As Europe’s borders continue to bulge under the weight of displaced refugees desperately seeking a passage to safer ground, a new study has revealed that the psychological trauma suffered by many of those affected by the crisis could persist long after their journey ends. Examining schizophrenia rates in Sweden, researchers found that refugees granted asylum in the Scandinavian country were 3.6 times more likely to develop the condition than the Swedish-born population.
To conduct the study, the researchers collected data relating to more than 1.3 million individuals, including refugees, non-refugee migrants from the same geographical regions, and those who were born in Sweden. Information was obtained from several national databases such as the national patient register, which provides details of all officially recorded medical issues, and the immigration and emigration database, which contains data relating to the status of all migrants and refugees in Sweden.
All selected participants were born on or after January 1, 1984, and were retrospectively followed from their 14th birthday – or their date of arrival in Sweden, if older than 14 at the time – until December 31, 2011. Publishing their findings in BMJ, the study authors report that during this period, refugees were also 66 percent more likely to be diagnosed with schizophrenic or other non-affective psychotic disorders than non-refugee immigrants from the same countries.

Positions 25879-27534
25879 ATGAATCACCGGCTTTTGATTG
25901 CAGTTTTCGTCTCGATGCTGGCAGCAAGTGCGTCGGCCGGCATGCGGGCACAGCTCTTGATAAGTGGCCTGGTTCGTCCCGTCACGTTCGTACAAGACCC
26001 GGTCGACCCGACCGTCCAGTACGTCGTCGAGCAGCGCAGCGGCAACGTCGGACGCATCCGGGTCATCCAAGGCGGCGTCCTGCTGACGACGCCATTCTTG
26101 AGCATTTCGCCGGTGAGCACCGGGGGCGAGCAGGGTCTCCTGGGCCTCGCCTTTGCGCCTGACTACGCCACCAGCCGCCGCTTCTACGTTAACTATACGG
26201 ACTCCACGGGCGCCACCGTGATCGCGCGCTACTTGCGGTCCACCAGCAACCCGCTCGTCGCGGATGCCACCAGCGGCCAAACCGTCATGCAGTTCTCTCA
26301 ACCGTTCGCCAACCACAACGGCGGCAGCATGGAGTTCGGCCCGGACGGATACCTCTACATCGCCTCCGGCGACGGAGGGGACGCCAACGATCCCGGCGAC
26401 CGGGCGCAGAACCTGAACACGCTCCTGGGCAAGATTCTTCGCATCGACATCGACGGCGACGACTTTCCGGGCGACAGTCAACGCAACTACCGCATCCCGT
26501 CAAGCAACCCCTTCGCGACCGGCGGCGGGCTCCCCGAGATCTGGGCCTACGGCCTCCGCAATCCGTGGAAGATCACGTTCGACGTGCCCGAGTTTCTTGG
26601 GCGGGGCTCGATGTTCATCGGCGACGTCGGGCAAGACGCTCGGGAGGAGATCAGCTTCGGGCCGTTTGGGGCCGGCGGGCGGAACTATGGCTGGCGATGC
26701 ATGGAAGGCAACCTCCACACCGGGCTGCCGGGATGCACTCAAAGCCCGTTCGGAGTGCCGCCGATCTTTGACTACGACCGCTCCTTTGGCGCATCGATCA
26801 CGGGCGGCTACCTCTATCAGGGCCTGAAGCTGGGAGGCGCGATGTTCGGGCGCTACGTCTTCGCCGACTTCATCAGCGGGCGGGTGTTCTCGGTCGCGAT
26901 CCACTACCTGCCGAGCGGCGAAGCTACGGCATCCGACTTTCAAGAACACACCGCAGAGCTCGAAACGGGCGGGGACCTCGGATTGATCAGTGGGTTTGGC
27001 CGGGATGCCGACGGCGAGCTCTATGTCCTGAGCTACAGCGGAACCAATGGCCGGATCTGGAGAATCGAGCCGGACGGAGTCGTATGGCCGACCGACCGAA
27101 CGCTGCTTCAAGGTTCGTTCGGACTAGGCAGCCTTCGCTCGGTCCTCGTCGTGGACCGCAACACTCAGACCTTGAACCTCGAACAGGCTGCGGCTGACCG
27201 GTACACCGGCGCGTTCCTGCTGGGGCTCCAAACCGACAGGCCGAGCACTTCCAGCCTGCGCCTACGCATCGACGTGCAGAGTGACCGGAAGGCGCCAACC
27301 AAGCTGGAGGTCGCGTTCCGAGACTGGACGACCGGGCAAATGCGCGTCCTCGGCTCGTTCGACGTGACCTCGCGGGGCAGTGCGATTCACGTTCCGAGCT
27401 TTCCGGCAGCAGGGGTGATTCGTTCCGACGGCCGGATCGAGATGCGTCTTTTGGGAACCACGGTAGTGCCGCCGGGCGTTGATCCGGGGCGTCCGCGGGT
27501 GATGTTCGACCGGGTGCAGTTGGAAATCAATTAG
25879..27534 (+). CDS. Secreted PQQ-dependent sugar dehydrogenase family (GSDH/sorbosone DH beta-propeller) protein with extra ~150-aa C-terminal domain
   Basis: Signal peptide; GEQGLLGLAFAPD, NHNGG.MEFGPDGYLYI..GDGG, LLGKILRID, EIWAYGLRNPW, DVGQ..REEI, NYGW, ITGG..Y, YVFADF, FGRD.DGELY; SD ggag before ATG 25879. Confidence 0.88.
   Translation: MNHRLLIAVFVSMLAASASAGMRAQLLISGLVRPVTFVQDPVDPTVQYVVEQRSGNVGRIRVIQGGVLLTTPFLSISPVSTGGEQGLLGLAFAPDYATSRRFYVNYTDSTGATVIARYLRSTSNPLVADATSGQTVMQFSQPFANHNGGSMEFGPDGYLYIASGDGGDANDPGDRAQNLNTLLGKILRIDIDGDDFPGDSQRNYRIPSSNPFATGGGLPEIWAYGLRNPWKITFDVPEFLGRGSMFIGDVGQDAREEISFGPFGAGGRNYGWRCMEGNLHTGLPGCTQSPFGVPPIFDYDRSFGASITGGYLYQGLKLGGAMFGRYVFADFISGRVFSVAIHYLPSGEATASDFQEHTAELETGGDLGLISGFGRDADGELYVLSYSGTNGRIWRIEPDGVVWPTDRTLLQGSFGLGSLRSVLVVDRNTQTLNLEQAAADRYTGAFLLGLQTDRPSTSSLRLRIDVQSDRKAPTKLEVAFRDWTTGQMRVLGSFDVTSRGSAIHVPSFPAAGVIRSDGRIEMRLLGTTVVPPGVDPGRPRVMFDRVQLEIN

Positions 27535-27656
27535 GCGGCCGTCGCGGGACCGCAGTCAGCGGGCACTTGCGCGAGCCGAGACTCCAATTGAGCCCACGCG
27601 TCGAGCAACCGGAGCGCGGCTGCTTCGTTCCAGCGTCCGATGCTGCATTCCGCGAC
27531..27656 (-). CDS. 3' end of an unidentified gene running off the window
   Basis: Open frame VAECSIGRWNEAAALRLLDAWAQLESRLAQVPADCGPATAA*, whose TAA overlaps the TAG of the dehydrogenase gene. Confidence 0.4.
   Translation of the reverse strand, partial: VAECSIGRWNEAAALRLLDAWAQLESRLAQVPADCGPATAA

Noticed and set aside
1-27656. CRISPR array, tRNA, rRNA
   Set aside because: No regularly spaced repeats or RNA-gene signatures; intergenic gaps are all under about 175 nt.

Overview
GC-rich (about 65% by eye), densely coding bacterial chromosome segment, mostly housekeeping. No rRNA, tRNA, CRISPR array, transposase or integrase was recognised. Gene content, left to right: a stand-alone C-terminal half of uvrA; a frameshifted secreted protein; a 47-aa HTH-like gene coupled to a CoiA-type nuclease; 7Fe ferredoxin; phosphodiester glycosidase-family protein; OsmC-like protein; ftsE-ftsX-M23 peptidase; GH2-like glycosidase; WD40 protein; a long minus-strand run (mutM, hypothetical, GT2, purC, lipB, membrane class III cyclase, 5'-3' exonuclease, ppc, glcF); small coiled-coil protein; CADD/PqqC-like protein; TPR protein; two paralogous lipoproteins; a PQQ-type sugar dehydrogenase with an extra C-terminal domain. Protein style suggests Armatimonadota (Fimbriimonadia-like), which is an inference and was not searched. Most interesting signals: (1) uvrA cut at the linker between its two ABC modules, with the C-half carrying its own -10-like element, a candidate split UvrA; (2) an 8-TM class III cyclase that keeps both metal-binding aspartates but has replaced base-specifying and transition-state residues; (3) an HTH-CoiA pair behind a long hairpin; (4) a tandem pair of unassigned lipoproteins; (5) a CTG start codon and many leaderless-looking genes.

Non-affective psychosis is an umbrella term covering all short-lived episodes of acute mental illness involving a disrupted sense of reality, as opposed to mood-related or emotional disorders. It can be caused by a number of genetic and environmental factors, and has been found to be prevalent among those suffering from post-traumatic stress disorder (PTSD).
PTSD is a condition whereby distressing memories spontaneously interrupt regular thoughts, and is likely to be common among people fleeing humanitarian crises. Among the refugees in the study were those who had been displaced by conflicts in Afghanistan and Iran, and famine in East Africa – many of whom would have experienced highly traumatic episodes.
Based on this evidence, the study authors suggest that those fleeing more recent crises in places such as Syria and Kosovo could well face an equally high risk of developing non-affective psychosis, and suggest that health officials pay attention to early signs of such disorders in refugee populations. On a broader level, the findings also add to the growing body of evidence that exposure to psychosocial adversity in general leads to an increased risk of schizophrenia and other forms of psychosis.